Three years ago, DJI introduced the world to its Phantom drone. Since then, DJI has become a brand synonymous with drones, both amateur and professional, for those wanting to take their photography and cinematography to the sky.
Today, the Chinese UAV manufacturer unveils its fourth and latest iteration of its Phantom drone, the Phantom 4. While designed much like its predecessors, the updated drone packs in a plethora of new features users have been waiting for.
The most notable addition is the inclusion of a new automated system that avoids objects by using five onboard cameras—two on the front of the drone, two on the bottom and the main 4K camera. Using the imagery captured by the cameras and ultrasonic sensors on the underside of the device, the Phantom 4 runs the footage through an onboard computer system to create a 3D model of its environment.
If it notices something such as a tree or building that it needs to avoid along the flight path, the onboard computer system will calculate whether or not to adjust flight variables to avoid a collision with it or simply stop all movement and hover in place until the user is able to manually acknowledge the obstruction and bring the drone back down to safety.
For those who fly drones in more confined environments, this feature can be turned off so that complete manual control is given to the operator.
Another new feature is something called TapFly. This new feature downplays the role of the manual controller by making it easier than ever to fly the drone. Press one button, choose how far you want your drone to be able to travel, tap the live view feed from the drone being displayed on your camera and the Phantom 4 will automatically pan out away from the center of the geofence you set for it.
Another autonomous feature introduced with the Phantom 4 is ActiveTrack. Using the live view feed being shared with your tablet or smartphone, you can now tap on a subject you want the Phantom 4 to track and the drone will automatically create a 3D rendering of the object in order to track it within the frame of the onboard camera.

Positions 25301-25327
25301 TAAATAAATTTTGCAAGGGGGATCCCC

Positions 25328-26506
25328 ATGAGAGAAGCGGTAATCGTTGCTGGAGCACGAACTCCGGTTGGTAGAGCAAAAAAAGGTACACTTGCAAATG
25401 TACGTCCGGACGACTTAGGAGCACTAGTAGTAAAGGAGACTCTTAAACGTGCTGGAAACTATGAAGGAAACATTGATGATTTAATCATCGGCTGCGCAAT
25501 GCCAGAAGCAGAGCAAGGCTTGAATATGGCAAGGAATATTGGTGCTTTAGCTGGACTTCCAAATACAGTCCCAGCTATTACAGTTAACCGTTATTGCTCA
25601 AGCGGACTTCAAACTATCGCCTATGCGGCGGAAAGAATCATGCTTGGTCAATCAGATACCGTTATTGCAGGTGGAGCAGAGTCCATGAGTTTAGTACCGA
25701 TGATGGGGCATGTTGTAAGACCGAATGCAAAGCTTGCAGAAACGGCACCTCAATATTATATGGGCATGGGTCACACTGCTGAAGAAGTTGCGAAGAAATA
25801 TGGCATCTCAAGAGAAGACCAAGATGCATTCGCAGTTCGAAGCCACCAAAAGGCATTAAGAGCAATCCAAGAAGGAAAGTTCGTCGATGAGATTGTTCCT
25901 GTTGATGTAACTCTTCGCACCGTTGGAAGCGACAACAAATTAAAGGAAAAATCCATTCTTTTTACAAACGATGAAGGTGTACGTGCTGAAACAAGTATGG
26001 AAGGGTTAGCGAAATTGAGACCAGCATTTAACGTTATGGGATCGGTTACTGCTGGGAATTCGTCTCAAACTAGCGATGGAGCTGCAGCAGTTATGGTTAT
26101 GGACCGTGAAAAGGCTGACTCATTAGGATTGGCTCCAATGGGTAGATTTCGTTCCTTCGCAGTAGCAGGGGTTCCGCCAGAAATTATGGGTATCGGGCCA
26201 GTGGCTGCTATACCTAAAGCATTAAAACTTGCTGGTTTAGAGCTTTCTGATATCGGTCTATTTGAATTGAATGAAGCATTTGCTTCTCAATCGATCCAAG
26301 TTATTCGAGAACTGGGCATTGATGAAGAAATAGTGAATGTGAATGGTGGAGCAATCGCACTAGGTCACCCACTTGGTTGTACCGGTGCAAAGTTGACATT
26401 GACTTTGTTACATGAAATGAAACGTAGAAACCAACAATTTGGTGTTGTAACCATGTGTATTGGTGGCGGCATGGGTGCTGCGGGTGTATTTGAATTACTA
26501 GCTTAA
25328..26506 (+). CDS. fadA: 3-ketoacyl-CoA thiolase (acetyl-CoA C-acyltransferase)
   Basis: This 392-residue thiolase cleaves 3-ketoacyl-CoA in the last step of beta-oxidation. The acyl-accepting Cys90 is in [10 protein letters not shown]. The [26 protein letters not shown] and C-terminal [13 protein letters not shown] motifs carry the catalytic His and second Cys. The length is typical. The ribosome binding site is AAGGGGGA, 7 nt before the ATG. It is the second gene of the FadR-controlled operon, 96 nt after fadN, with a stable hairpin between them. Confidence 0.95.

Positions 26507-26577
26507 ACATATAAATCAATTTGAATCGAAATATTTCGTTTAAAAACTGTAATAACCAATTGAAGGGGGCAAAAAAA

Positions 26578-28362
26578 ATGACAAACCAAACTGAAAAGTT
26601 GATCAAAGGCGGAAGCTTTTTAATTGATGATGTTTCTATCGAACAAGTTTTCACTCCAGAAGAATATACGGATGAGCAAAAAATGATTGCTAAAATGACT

Not only will this make for far smoother operation when trying to track fast-moving subjects, such as cars and boats, it also makes it far easier to do 360º shots around a subject, be it a person or property.
As far as the actual design of the drone goes, DJI has made a few small changes. Most notably, DJI has opted for a glossy finish on the Phantom 4, a change of pace from the matte finish on its predecessors. Also, the overall form factor has gone on a bit of a diet with a smaller body and slimmer legs, a move DJI claims reduces drag and improves the drone’s center of gravity.
Although the drone might be smaller than the Phantom 3 series, it comes in about 100 grams heavier, a bit of weight put on thanks to a 5350 mAh battery, which is said to improve battery life from 25 minutes to 28 minutes on a single charge—impressive considering how much new tech and how many new sensors they’ve packed into the thing.
Overall, it appears DJI has been working full steam ahead to further set themselves apart from the competition. The Phantom 4 improves upon an already impressive lineup of drones and is sure to attract a plethora of people who are interested in taking their imagery to the skies.
Below is an overview video of the Phantom 4 provided by The Verge.
Naturally, it comes with a cost. The Phantom 4 will retail for $1,400, more than even the most advanced version of its predecessor retailed for.
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